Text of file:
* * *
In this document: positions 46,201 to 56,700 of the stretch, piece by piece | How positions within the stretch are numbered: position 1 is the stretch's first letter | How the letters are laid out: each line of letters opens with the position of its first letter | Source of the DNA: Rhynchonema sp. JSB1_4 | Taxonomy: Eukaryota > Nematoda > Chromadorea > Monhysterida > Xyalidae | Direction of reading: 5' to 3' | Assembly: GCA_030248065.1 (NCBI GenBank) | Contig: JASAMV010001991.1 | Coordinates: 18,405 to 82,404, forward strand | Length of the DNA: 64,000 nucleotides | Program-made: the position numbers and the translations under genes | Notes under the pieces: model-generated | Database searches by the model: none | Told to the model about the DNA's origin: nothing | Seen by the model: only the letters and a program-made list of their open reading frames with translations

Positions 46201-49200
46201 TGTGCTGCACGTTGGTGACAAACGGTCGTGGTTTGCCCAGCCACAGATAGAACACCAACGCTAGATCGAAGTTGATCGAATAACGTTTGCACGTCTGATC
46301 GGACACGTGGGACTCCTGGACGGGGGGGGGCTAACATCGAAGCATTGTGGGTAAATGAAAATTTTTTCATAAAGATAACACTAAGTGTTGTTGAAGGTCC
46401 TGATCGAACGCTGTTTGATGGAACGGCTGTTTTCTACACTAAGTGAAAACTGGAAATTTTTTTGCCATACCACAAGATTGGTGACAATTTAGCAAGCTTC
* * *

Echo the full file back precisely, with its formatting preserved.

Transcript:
In this document: positions 46,201 to 56,700 of the stretch, piece by piece | How positions within the stretch are numbered: position 1 is the stretch's first letter | How the letters are laid out: each line of letters opens with the position of its first letter | Source of the DNA: Rhynchonema sp. JSB1_4 | Taxonomy: Eukaryota > Nematoda > Chromadorea > Monhysterida > Xyalidae | Direction of reading: 5' to 3' | Assembly: GCA_030248065.1 (NCBI GenBank) | Contig: JASAMV010001991.1 | Coordinates: 18,405 to 82,404, forward strand | Length of the DNA: 64,000 nucleotides | Program-made: the position numbers and the translations under genes | Notes under the pieces: model-generated | Database searches by the model: none | Told to the model about the DNA's origin: nothing | Seen by the model: only the letters and a program-made list of their open reading frames with translations

Positions 46201-49200
46201 TGTGCTGCACGTTGGTGACAAACGGTCGTGGTTTGCCCAGCCACAGATAGAACACCAACGCTAGATCGAAGTTGATCGAATAACGTTTGCACGTCTGATC
46301 GGACACGTGGGACTCCTGGACGGGGGGGGGCTAACATCGAAGCATTGTGGGTAAATGAAAATTTTTTCATAAAGATAACACTAAGTGTTGTTGAAGGTCC
46401 TGATCGAACGCTGTTTGATGGAACGGCTGTTTTCTACACTAAGTGAAAACTGGAAATTTTTTTGCCATACCACAAGATTGGTGACAATTTAGCAAGCTTC